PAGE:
A simple urine test could measure how much our bodies have aged and even how long left we have to live, new research suggests.
Scientists discovered a certain substance, known as
8-oxoGsn, which indicates cell damage, increases in people's urine as they get older.
By determining people's 'internal age', it may be possible to assess their risk of suffering age-related illnesses and even premature death, according to the researchers.
The efficient urine-analysis technique used by the scientists, which assessed the samples of up to 10 individuals in an hour, may be useful in future studies investigating the link between
8-oxoGsn and biological ageing, they add.
Critics argue, however, ageing alone does not accurately indicate the onset of diseases, adding the study did not investigate a link between
8-oxoGsn and conditions associated with the elderly, such as Parkinson's.
Study author Dr Jian-Ping Cai, from the National Centre of Gerontology in China, said: 'Urinary 8-oxoGsn may reflect the real condition of our bodies better than our chronological age, and may help us to predict the risk of age-related diseases.'
'Urinary 8-oxoGsn is promising as a marker of ageing'
Previous studies suggest 8-oxoGsn levels increase in the urine of animals as they age.
The researchers therefore analysed
urine samples from 1,228 Chinese residents aged between two and 90 years old.
Dr Cai said: "We found an age-dependent increase in urinary 8-oxoGsn in participants [aged] 21 years old and older."
"Therefore, urinary 8-oxoGsn is promising as a new marker of ageing."
Results suggest levels of 8-oxoGsn were roughly the same between the men and women participating in the study, except in post-menopausal females, who demonstrated higher levels.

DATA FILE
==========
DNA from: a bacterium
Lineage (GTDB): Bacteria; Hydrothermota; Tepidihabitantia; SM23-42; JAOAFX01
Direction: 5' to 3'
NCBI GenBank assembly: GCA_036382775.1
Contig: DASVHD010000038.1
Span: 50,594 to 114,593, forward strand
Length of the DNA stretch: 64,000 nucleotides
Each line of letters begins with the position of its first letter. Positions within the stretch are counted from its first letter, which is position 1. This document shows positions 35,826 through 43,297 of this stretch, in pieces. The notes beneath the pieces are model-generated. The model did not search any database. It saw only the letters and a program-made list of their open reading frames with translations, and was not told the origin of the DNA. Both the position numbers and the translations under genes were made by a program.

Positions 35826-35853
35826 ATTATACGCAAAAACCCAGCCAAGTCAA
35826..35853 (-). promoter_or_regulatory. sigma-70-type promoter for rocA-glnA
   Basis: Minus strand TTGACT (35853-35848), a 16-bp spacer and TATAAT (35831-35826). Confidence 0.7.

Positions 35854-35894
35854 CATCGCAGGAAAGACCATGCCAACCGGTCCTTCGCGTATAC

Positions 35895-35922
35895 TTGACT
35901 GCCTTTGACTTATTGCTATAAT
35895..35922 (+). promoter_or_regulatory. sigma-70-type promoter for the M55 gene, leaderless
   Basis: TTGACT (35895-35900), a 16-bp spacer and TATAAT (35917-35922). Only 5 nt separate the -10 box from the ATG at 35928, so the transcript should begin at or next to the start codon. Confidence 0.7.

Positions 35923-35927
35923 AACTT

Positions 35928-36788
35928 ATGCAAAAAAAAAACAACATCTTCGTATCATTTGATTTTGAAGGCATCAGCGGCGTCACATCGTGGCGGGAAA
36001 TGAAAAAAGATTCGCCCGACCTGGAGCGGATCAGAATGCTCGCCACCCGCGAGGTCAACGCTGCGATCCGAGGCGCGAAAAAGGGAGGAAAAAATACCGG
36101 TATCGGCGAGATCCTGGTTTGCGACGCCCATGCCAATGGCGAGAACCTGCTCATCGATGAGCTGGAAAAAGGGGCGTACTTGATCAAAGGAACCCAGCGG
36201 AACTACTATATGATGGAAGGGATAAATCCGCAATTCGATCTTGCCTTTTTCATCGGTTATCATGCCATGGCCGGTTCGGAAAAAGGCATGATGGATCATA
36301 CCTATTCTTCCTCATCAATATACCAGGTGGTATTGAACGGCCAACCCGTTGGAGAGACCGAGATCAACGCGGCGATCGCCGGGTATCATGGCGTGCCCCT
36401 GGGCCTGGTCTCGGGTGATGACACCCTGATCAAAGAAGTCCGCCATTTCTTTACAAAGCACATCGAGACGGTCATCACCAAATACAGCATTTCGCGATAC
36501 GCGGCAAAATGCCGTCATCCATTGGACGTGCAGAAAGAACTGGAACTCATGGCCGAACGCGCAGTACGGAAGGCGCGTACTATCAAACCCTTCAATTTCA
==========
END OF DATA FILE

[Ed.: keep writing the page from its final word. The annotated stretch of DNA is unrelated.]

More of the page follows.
Speaking of the findings,
Ilaria Bellantuono, professor of musculoskeletal ageing at the University of Sheffield, who was not involved in the study, said: 'This paper shows that it is possible to detect 8-oxoGsn in human urine and its increase correlates with increasing age.
"However, ageing is not a disease but a risk factor for age-related diseases, in the same way smoking is for lung cancer.
"Therefore it is not possible to say whether this could be used as marker to predict the occurrence of disease.
"For example, this paper does not show whether this marker is present at higher levels in people affected by diseases such as osteoporosis, diabetes, Parkinson's or whether it is present at higher level in people who then go on to develop those diseases in longitudinal studies."
The findings were
published in the journal Frontiers in Ageing Neuroscience.
Internal ageing may begin post-menopause in women
Changes in the level and function of oxygen is thought to reflect people's internal age.
Dr Cai said: "Oxygen by-products produced during normal metabolism can cause oxidative damage to biomolecules in cells, such as DNA and RNA."
"As we age, we suffer increasing oxidative damage and so the levels of oxidative markers increase in our body."
This may occur after the menopause in women due to oestrogen having a known antioxidant effect.
Having children ages women's DNA by 11 years
This comes after research released earlier this month suggested having children ages women's DNA by 11 years.
Giving birth shortens women's telomeres, which 'cap' the end of DNA strands and are associated with health, by around 4.2 per cent, a study found.
Longer telomere lengths are linked to slower aging, longer lifespans and improved overall health.
Such an extent of telomere shortening is greater than the effects of smoking or obesity demonstrated in previous studies.
Study author Dr Anna Pollack from George Mason University, Virginia, told the
: 'We were surprised to find such a striking result. It is equivalent to around 11 years of accelerated cellular ageing.'
The researchers believe this may be due to the stress of raising children, particularly in countries without mandatory maternity leave, such as the US.
They stress, however, more research into the link between motherhood and genetic ageing is required, with Dr Pollack adding: "We're not saying 'don't have children".